Word of Wisdom

The Word of Wisdom was given through "revelation" on February 27, 1833. It specifically forbids the use of alcohol, tobacco, and hot drinks, and allows for the use of wine only at communion and meat only in winter (D&C 89). Does this mean God didn't think it was important for His people to receive the benefits from this revelation until modern times? For example, Noah became drunk:

"20 And Noah began to be an husbandman, and he planted a vineyard:

"21 And he drank of the wine, and was drunken; and he was uncovered within his tent." (Genesis 9: 20-21)

Paul counseled Timothy to drink wine:

"23 Drink no longer water, but use a little wine for thy stomach's sake and thine often infirmities." (1 Timothy 5:23)

Interestingly, Joseph himself never seemed to pay much heed to the revelation. For example, he recorded:

"We then partook of some refreshments, and our hearts were made glad with the fruit of the vine." (January 1836, History of the Church, Vol. 2, p. 369)

"Wednesday 3, - Called at the office and drank a glass of wine with Sister Jenetta Richards…" (May 1843, History of the Church, Vol. 5, p. 380)

Joseph's lack of discretion in following the Word of Wisdom was apparently a cause of embarrassment for the church. Consider this account:

"It was reported to me that some of the brethren had been drinking whisky that day in violation of the Word of Wisdom. I called the brethren in and investigated the case, and was satisfied that no evil had been done, and gave them a couple of dollars, with directions to replenish the bottle to stimulate them in the fatigues of their sleepless journey." (Millennial Star, Vol. 21, page 283)

When this was reprinted in the History of the Church, it read:

"It was reported to me that some of the brethren had been drinking whisky that day in violation of the Word of Wisdom. I called the brethren in and investigated the case, and was satisfied that no evil had been done." (History of the Church, Vol. 5, page 450)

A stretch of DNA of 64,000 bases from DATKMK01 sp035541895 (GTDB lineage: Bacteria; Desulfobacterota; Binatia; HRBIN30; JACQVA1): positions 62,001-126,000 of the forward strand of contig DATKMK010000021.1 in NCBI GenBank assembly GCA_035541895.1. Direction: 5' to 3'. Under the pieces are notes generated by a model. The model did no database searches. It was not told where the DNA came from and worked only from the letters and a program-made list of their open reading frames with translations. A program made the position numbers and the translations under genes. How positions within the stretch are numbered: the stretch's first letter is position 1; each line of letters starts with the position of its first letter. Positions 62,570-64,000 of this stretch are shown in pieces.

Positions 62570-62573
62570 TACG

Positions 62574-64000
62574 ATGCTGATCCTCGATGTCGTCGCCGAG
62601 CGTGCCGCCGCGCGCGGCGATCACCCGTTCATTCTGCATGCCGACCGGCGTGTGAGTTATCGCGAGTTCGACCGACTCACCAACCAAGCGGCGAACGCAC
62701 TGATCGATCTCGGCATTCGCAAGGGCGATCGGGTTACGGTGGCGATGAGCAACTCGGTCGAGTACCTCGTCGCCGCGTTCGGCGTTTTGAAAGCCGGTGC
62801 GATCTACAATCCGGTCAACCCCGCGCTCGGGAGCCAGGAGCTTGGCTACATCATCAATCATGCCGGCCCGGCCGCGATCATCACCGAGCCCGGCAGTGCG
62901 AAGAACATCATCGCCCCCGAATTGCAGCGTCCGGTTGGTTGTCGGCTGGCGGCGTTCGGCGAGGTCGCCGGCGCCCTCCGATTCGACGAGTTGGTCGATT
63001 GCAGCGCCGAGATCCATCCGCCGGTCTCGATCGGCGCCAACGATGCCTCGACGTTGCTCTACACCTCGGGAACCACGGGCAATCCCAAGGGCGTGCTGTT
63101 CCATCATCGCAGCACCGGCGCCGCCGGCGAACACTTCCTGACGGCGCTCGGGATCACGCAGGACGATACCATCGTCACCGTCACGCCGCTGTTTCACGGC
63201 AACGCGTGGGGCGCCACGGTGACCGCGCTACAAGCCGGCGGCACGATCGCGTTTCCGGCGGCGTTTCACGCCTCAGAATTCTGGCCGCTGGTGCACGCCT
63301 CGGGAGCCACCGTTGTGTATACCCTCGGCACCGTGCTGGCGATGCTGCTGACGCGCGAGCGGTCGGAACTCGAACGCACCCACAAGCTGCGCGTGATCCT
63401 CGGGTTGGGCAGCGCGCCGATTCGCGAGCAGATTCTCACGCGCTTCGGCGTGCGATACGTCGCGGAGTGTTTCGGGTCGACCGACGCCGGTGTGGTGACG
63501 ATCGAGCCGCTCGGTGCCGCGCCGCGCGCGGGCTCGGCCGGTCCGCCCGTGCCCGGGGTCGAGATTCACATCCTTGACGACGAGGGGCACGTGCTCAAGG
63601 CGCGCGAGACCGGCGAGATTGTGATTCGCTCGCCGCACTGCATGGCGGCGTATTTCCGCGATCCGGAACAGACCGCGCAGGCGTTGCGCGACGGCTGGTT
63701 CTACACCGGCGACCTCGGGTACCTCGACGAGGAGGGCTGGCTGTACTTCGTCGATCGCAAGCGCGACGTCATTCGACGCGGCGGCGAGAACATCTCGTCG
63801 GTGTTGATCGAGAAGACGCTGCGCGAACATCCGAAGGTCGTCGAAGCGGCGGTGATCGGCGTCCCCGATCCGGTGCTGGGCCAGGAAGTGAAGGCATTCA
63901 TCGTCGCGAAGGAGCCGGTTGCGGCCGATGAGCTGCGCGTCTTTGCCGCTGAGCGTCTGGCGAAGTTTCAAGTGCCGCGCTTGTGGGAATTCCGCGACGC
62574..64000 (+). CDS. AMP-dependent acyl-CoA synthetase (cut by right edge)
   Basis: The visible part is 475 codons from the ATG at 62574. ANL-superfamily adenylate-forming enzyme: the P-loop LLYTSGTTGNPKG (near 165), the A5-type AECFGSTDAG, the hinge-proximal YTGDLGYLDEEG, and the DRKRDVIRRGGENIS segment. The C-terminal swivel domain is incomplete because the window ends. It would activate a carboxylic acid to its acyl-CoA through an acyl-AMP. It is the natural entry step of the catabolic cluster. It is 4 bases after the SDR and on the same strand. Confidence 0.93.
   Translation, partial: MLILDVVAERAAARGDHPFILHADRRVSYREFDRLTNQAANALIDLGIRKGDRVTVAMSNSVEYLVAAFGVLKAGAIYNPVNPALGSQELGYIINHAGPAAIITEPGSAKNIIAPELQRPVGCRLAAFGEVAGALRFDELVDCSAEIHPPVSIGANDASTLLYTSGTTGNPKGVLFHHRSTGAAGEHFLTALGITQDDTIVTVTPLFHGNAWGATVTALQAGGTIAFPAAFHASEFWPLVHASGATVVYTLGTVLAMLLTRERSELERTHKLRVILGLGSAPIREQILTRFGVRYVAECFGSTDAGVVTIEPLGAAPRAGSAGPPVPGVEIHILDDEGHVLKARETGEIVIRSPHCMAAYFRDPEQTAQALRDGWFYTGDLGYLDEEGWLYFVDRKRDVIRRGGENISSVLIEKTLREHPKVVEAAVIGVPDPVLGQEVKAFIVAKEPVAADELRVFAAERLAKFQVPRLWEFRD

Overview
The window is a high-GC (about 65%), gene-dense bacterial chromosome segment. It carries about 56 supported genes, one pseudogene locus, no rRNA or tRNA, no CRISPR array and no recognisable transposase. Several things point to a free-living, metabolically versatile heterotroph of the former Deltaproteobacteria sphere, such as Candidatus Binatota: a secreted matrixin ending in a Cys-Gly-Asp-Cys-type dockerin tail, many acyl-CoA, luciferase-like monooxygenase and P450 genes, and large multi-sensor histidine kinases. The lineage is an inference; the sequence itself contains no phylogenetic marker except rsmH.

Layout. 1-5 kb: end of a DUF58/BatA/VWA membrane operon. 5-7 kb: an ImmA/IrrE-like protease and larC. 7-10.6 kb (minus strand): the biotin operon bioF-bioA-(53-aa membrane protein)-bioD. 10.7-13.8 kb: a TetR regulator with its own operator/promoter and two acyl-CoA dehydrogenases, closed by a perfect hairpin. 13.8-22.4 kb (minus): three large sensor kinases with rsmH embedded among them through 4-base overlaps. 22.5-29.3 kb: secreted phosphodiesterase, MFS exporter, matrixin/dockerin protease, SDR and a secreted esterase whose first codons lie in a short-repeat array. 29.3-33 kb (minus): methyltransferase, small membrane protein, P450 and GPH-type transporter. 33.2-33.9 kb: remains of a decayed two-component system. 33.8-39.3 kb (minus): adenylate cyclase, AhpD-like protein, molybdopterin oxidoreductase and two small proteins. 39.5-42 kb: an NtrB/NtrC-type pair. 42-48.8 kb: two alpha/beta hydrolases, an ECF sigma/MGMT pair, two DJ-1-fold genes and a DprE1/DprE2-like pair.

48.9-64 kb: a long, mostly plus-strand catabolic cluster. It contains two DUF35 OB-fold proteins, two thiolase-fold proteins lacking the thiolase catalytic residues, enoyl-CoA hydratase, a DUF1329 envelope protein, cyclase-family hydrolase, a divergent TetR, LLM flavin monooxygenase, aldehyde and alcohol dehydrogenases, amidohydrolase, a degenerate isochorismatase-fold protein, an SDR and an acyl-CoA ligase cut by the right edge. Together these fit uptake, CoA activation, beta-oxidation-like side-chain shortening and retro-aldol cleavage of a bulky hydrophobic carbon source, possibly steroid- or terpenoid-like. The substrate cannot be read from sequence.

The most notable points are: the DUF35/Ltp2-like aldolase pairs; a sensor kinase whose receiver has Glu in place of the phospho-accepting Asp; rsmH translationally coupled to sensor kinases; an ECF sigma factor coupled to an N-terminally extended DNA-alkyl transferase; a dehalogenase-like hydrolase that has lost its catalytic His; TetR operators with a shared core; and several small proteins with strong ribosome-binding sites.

According to a journal entry by Oliver Huntington:

"Robert Thompson was a faithful, just clerk for Joseph Smith the Prophet in Nauvoo, and had been in his office steady near or quite two years. Joseph said to brother Thompson one day, 'Robert I want you to go and get on a bust, go and get drunk and have a good spree. If you don't you will die.' Robert did not do it. He was a very pious exemplary man and never guilty of such an impropriety as he thought that to be. In less than two weeks he was dead and buried." (See Vol. III, p. 166 of the typewritten transcript in the Utah State Historical Society Library)

Joseph continued to disregard this revelation up until the night he was murdered at Carthage:

"The guard immediately sent for a bottle of wine, pipes, and two small papers of tobacco; and one of the guards brought them into the jail…Dr. Richards uncorked the bottle, and presented a glass to Joseph, who tasted, as also Brother Taylor…" (History of the Church, vol. 6, p. 616)

Some may argue that the wine was intended for the sacrament, but John Taylor clarified that this was not the case:

"Sometime after dinner we sent for some wine. It has been reported that this was taken as a sacrament. It was no such thing; our spirits were generally dull and heavy, and it was sent to revive us." (History of the Church, vol. 7, p. 101)

Apologist Response

J. Cooper Johnson stated that LDS prophets are men that are bound to make mistakes from time to time:

"There is much more in the Bible to illustrate my point. This should be sufficient, however, to demonstrate that these men of God (latter-day as well as ancient-day) are not to be held to a standard that God never intended. These men of God will disagree from time to time. They make mistakes. They have their own opinions on things. God has not revealed every detail about Himself or His gospel to the apostles and prophets. We should not expect absolute agreement on issues where there has been no canonized revelation from God. These men of God continue to learn throughout their lives. They were and are taught just as Isaiah proclaimed, "precept upon precept…line upon line, here a little, and there a little." (J. Cooper Johnson)